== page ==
The Daily Caller

The Daily Caller
Migrant workers on a construction site for the World Cup in Qatar (Photo: Karim Jaafar/Getty Images)  Migrant workers on a construction site for the World Cup in Qatar (Photo: Karim Jaafar/Getty Images)   

Preparations for Qatar’s World Cup causing staggering amount of deaths

The International Trade Union Confederation’s recent report showed that if things don’t change, approximately 4,000 people will die while prepping Qatar for the 2022 World Cup.

The stadium and other World Cup related venues in Qatar have been under construction since it was chosen to host back in December 2010. Since then, according to foreign embassies, over 900 workers have died, which is an extremely high death count for this type of project.

To compare, 25 people died during construction for the Winter Olympics in Sochi, and preparations for the 2014 World Cup in Brazil have totaled only six deaths.

However, the head of Qatar’s National Human Rights Committee told BBC News that the number of deaths among Indians, approximately 20 each month of 2013 and 27 during the peak of heat in August, was “normal.”

The death count, which at this rate will exceed the number that resulted from 9/11 as reported by Deadspin, is likely because of the employment system in Qatar.

The ITUC’s special report, titled “The Case Against Qatar,” explained the situation. Qatar uses migrant workers from other countries, such as India and Nepal, which is the reason why the death count has been revealed by foreign embassies. Currently, there are 1.4 million migrant workers in the country, and 1 million more are expected to arrive to accomplish the nation’s infrastructure goals. These workers fall under a system called “kafala.”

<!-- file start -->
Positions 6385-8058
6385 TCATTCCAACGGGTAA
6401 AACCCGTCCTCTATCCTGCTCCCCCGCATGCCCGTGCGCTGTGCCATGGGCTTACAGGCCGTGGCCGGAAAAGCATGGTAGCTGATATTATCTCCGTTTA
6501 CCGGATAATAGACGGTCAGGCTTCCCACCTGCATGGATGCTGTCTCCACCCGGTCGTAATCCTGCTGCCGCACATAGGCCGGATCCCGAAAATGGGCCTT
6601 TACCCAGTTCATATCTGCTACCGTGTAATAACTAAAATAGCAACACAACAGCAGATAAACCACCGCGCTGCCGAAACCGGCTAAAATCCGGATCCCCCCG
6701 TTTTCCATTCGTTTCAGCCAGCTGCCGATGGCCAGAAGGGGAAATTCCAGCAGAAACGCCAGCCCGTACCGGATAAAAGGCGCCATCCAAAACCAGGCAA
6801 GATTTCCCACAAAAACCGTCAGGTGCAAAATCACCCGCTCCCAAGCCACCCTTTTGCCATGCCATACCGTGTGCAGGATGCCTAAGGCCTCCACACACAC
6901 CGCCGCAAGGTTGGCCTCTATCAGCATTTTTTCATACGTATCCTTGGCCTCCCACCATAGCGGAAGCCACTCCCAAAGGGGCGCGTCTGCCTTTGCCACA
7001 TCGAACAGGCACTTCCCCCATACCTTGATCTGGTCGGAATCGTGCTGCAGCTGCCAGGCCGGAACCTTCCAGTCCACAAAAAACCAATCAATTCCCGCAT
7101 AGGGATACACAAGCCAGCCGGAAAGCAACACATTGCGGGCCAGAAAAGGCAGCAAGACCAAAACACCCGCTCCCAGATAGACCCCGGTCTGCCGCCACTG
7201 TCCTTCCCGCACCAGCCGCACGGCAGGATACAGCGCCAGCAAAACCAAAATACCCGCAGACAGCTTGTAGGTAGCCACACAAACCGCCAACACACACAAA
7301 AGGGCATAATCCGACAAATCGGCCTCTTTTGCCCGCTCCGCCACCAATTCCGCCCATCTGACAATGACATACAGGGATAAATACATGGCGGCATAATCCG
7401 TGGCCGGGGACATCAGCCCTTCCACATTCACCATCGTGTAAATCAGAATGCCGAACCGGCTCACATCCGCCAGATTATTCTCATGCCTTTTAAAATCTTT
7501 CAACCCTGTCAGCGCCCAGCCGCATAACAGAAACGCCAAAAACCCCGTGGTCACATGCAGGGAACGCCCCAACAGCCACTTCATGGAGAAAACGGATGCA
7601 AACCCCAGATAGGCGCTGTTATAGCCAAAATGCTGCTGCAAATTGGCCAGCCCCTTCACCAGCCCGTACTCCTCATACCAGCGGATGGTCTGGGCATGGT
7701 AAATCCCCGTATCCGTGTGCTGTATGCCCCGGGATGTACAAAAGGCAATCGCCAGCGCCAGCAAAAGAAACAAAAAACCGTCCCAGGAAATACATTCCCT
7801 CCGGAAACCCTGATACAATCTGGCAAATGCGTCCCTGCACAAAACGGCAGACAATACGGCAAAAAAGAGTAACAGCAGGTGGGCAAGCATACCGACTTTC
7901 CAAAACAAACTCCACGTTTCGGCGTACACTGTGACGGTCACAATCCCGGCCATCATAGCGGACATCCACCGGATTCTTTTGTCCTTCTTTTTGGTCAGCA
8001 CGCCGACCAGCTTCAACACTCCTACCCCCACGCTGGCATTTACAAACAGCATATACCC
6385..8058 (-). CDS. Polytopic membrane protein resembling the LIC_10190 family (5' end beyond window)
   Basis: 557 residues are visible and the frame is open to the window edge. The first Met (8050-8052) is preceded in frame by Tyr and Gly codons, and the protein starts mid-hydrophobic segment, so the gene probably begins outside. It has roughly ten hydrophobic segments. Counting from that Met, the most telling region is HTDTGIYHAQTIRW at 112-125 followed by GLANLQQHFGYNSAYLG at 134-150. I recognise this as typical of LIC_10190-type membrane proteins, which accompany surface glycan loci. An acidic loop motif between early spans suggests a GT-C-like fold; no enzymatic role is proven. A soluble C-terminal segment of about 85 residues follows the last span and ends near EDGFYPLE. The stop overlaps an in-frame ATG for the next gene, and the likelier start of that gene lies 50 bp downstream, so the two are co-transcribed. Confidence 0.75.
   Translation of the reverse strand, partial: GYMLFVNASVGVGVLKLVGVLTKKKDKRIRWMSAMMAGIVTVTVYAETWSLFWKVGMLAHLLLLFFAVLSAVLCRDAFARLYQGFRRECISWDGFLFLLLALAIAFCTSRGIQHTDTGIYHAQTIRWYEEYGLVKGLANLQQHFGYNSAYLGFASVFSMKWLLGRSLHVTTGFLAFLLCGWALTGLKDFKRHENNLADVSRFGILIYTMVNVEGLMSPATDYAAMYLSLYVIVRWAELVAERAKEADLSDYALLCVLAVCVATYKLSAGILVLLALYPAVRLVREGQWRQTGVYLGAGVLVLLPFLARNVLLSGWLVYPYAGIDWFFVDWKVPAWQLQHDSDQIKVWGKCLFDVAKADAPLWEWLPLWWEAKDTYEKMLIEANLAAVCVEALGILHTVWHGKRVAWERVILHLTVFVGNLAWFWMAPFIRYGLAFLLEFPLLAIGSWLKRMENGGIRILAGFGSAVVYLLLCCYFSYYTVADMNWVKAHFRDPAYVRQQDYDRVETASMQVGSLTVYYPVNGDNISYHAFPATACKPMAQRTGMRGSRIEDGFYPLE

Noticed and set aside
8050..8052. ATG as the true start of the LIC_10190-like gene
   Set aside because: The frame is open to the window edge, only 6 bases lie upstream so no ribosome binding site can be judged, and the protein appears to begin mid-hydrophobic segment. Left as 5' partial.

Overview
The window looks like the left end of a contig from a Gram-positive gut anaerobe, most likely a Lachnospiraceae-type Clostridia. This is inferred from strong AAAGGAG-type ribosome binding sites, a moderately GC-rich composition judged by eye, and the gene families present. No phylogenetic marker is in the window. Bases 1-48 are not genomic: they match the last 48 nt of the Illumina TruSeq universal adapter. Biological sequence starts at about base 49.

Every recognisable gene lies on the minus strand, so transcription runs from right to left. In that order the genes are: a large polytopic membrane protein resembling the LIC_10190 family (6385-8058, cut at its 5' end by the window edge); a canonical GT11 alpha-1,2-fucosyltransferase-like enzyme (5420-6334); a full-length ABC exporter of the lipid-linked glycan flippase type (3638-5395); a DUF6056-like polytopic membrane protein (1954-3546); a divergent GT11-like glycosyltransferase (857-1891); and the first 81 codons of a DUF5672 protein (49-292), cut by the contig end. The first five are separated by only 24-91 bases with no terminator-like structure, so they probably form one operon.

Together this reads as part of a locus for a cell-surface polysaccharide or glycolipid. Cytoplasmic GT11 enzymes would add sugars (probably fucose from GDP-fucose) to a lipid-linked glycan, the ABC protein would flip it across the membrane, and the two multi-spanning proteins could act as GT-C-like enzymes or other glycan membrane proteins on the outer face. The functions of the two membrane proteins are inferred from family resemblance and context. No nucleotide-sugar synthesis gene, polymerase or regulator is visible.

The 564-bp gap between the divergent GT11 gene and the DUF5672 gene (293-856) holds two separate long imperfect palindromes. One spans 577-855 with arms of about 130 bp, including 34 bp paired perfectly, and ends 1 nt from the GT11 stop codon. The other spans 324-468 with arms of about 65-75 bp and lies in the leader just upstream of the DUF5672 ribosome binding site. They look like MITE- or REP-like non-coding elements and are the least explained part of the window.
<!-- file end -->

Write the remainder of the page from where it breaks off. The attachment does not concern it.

In kafala, business owners have complete control over workers, and are basically “enslaved,” as the report puts it. Fear of being withheld payment, fired, deported, or kept there, seeing as the employers have complete control over visas, overshadows the workers and prevents them from criticizing dangerous working conditions.

And the working conditions have been incredibly bad so far.

In the ITUC’s report, a manager was quoted saying: “I went on site this morning at 5:00 a.m. and there was blood everywhere. I don’t know what happened, but it was covered up with no report. When I reported this, I was told that if I didn’t stop complaining, I would be dismissed.”

A construction worker reported: “Our contract expired, yet the employer has not paid our salaries between one to three months, nor has he provided end of contract benefits or tickets home. Each time we come to the office, it is always, ‘Come back in a couple of days and you will have your pay and tickets’ [...] We have worked hard and just want what is due to us and to go home. We are stuck now in cramped accommodations, with poor food and no clean drinking water. We are treated like animals.”

The ITUC is calling FIFA to require the abolishment of kafala and for Qatar to respect fundamental international rights as a condition for hosting the cup in 2022. ITUC is convinced that if FIFA demands it, “it will happen.”